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Publication numberUS20050015457 A1
Publication typeApplication
Application numberUS 10/851,731
Publication dateJan 20, 2005
Filing dateMay 21, 2004
Priority dateMay 23, 2003
Also published asCN1573765A, CN1573765B, US8055729
Publication number10851731, 851731, US 2005/0015457 A1, US 2005/015457 A1, US 20050015457 A1, US 20050015457A1, US 2005015457 A1, US 2005015457A1, US-A1-20050015457, US-A1-2005015457, US2005/0015457A1, US2005/015457A1, US20050015457 A1, US20050015457A1, US2005015457 A1, US2005015457A1
InventorsFumiki Warasawa
Original AssigneeInternational Business Machines Corporation
Export CitationBiBTeX, EndNote, RefMan
External Links: USPTO, USPTO Assignment, Espacenet
System, method and program product for authenticating an e-mail and/or attachment
US 20050015457 A1
Abstract
A system, method and program product for authenticating an e-mail. A user requests to register a visual signature image with a sending mail server, and in response, the sending mail server furnishes a first identifier to the user. Subsequently, the user requests the sending mail server to send an e-mail with the visual signature image and supplies the e-mail and first identifier to the sending mail server. In response, the sending mail server validates the first identifier, and sends the e-mail with a second identifier to a receiving mail server. In response, the receiving mail server validates the second identifier. The second identifier identifies an addressee of the e-mail, and the receiving mail server validates the second identifier by comparing the addressee identified by the acceptance identifier to an addressee within the e-mail. The sending mail server embeds the second identifier in the visual signature image and sends the visual signature image with the embedded second identifier to the receiving mail server. The invention also resides in the image representing an originator of an e-mail and/or an attachment to the e-mail; the image is included in the e-mail, an icon for the attachment or the attachment. The image includes an identity of an originator and an identity of a recipient intended by the originator. The e-mail with the added image is sent to the intended recipient. The image and identities of the originator and recipient authenticate the e-mail and/or the attachment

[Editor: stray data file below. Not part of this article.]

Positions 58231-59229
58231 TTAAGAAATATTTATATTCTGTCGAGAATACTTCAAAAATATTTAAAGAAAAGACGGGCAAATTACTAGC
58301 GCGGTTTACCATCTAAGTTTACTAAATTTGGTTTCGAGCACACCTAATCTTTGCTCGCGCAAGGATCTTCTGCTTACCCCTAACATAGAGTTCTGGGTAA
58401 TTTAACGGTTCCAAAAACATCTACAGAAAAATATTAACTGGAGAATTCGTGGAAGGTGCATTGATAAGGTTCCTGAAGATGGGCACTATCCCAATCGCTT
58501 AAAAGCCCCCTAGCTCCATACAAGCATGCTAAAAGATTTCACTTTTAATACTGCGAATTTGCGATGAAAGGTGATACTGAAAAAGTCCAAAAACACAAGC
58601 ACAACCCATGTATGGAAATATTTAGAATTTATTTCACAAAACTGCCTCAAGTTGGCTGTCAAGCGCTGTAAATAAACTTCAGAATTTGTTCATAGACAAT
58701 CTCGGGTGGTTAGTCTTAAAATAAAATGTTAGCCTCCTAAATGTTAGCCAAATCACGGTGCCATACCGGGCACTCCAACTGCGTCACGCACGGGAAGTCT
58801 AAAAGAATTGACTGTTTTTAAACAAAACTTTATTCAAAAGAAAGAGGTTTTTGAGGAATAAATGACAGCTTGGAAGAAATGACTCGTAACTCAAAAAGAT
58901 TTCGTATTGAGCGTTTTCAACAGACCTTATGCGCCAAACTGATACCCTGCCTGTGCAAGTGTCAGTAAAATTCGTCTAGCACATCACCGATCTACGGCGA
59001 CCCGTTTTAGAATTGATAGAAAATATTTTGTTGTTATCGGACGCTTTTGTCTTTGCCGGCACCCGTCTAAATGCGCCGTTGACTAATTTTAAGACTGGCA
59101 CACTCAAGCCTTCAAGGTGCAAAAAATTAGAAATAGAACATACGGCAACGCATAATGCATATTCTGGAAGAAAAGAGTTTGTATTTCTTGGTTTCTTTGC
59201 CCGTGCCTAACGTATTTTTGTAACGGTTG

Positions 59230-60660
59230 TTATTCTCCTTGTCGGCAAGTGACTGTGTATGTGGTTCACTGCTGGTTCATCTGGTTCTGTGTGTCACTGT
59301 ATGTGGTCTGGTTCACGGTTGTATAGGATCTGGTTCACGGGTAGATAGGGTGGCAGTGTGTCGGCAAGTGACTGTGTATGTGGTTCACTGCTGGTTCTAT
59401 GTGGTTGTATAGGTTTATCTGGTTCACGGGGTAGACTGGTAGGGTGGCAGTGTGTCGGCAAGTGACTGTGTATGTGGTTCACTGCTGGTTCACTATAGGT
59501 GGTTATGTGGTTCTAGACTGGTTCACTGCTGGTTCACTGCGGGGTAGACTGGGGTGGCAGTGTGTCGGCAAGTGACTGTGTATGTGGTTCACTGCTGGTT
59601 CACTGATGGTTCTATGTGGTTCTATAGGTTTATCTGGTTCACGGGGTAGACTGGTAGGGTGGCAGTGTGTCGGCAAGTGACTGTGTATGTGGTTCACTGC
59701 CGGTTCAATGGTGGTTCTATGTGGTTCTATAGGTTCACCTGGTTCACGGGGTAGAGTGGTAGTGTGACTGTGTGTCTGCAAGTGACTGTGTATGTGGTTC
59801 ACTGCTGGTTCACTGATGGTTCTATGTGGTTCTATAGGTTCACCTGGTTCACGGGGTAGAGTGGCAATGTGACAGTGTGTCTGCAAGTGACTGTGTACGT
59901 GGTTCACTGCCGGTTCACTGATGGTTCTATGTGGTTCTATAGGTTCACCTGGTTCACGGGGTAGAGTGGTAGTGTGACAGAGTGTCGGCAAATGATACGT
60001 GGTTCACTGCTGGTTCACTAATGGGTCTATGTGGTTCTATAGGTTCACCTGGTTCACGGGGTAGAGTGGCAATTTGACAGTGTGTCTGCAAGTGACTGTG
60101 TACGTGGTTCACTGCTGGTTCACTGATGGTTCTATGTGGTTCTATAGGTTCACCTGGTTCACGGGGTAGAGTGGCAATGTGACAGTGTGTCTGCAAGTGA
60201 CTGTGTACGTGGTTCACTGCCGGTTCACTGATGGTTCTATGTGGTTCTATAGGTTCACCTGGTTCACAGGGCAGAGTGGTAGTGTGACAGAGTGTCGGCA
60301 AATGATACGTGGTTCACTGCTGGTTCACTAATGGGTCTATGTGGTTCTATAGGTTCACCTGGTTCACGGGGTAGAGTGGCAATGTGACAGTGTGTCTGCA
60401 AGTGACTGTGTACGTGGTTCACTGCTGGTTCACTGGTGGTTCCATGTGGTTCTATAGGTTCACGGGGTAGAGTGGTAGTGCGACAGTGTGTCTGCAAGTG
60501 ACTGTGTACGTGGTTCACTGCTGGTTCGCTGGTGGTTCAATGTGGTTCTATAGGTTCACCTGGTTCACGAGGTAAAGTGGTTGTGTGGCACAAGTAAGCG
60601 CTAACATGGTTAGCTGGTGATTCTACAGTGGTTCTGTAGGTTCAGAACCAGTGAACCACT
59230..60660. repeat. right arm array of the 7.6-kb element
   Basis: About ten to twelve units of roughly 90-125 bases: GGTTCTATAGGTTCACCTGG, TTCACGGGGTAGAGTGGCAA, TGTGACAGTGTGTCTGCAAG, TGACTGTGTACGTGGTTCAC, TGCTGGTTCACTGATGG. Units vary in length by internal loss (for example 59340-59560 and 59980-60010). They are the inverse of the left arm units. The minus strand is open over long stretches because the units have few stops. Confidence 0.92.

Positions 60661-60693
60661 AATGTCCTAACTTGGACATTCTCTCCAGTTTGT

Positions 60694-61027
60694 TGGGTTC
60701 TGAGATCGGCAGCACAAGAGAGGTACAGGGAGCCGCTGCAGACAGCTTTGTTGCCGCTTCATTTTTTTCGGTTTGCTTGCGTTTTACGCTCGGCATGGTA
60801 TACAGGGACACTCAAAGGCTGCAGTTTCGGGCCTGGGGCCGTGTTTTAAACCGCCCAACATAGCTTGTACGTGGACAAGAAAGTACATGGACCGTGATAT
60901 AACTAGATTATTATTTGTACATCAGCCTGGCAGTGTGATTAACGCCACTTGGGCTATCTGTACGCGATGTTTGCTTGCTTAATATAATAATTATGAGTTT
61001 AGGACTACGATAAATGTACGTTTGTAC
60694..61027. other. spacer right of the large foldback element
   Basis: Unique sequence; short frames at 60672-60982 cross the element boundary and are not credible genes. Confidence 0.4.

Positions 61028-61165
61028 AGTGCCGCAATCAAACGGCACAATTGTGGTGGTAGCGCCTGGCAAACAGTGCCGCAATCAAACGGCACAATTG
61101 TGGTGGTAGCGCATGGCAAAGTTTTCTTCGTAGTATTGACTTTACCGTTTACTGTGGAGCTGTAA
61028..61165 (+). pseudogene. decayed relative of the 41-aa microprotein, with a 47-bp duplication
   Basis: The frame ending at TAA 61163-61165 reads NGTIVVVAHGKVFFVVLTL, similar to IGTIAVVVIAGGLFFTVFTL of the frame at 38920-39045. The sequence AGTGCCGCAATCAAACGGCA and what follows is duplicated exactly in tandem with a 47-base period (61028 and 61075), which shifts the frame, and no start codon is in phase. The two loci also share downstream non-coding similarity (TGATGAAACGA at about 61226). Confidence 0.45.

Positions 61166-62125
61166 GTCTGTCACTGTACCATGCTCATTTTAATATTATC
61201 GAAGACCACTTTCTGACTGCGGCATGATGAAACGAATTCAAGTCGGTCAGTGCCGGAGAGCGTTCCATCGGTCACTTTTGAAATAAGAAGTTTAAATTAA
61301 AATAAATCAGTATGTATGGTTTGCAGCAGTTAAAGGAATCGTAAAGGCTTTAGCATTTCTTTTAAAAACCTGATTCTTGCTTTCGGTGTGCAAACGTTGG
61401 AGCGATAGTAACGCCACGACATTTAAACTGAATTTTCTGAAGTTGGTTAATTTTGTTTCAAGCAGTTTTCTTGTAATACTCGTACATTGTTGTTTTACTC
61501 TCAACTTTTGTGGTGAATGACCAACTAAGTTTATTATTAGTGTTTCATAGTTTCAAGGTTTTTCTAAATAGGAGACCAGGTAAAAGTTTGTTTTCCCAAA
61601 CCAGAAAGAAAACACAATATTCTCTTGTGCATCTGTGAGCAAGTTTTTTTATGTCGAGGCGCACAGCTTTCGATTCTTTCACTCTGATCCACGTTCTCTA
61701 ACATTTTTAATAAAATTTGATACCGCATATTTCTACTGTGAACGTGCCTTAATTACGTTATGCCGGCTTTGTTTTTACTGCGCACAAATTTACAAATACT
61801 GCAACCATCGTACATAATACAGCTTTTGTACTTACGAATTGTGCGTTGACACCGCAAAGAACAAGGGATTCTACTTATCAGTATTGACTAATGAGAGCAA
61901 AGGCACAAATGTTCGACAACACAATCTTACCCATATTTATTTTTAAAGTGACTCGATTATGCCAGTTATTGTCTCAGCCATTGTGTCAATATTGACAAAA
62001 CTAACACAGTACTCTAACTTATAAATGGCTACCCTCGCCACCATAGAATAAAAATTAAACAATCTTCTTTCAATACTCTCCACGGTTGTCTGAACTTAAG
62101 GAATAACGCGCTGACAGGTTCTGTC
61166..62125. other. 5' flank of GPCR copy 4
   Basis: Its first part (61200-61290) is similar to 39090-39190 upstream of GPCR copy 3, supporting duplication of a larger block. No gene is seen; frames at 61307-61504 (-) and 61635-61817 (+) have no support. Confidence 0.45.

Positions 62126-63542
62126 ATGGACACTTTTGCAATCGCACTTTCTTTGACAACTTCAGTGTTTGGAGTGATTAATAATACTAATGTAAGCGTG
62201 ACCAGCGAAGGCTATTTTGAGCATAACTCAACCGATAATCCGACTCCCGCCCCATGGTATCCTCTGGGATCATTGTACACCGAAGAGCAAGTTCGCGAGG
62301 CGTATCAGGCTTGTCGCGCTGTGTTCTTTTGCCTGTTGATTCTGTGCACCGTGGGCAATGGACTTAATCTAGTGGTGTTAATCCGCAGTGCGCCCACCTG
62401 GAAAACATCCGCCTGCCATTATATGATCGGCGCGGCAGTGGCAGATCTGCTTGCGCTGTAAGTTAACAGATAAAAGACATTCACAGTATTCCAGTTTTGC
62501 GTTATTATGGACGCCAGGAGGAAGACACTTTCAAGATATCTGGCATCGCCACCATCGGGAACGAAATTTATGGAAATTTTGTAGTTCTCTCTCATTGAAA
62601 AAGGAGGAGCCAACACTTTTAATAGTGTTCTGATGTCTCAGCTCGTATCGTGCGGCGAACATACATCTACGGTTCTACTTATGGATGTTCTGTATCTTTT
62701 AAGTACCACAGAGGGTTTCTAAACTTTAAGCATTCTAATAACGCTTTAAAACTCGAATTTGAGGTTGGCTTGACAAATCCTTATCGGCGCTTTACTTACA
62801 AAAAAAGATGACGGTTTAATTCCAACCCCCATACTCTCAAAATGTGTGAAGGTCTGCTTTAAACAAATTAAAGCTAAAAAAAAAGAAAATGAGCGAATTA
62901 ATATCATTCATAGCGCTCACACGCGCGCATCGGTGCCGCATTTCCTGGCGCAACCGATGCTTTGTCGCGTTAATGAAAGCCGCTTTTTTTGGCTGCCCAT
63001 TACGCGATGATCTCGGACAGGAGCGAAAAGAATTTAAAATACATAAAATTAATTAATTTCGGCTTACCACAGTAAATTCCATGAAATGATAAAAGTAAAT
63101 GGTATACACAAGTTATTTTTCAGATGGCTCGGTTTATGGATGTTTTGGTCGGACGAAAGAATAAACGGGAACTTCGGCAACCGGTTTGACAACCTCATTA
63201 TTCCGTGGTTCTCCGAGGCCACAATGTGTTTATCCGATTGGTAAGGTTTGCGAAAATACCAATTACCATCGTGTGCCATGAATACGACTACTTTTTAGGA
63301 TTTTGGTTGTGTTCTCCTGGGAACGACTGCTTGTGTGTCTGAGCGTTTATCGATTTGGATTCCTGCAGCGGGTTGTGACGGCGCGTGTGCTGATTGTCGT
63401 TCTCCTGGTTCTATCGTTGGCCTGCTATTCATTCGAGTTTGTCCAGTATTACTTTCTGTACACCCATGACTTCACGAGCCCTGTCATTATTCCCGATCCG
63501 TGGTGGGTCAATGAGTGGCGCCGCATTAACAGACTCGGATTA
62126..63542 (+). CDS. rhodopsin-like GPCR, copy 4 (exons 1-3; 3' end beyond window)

Images(14)
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Claims(46)
1. A method for authenticating an e-mail, said method comprising the steps of:
a user requesting to register a visual signature image with a sending mail server, and in response, the sending mail server furnishing a first identifier to said user;
subsequently, said user requesting said sending mail server to send an e-mail with said visual signature image and supplying said e-mail and first identifier to said sending mail server, and in response, said sending mail server validating said first identifier, and sending said e-mail with a second identifier to a receiving mail server, and in response, said receiving mail server validating said second identifier; and
said sending mail server embedding said second identifier in said visual signature image and sending said visual signature image with said embedded second identifier to said receiving mail server.
2. A method as set forth in claim 1 further comprising the steps of:
said sending mail server embedding a third identifier in said image in response to the step of said user requesting to register said image; and wherein
the step of said sending mail server embedding said second identifier in said visual signature image comprises the step of said sending mail server embedding said second identifier in said image embedded with said third identifier.
3. A method as set forth in claim 1 wherein after the step of said receiving mail server validating said second identifier, and before the step of said sending mail server sending said visual signature image with said embedded second identifier to said receiving mail server; further comprising the step of said receiving mail server requesting said sending mail server to send said visual signature embedded with said second identifier.
4. A method as set forth in claim 1 wherein after the step of said receiving mail server validating said second identifier and before the step of said sending mail server embedding said second identifier in said visual signature image, said receiving mail server sending said second identifier and an encryption key for said image embedded with said second identifier to said sending mail server.
5. A method as set forth in claim 1 wherein when said sending mail server sends said e-mail with said second identifier to said receiving mail server, said sending mail server includes an identifier of said sending mail server.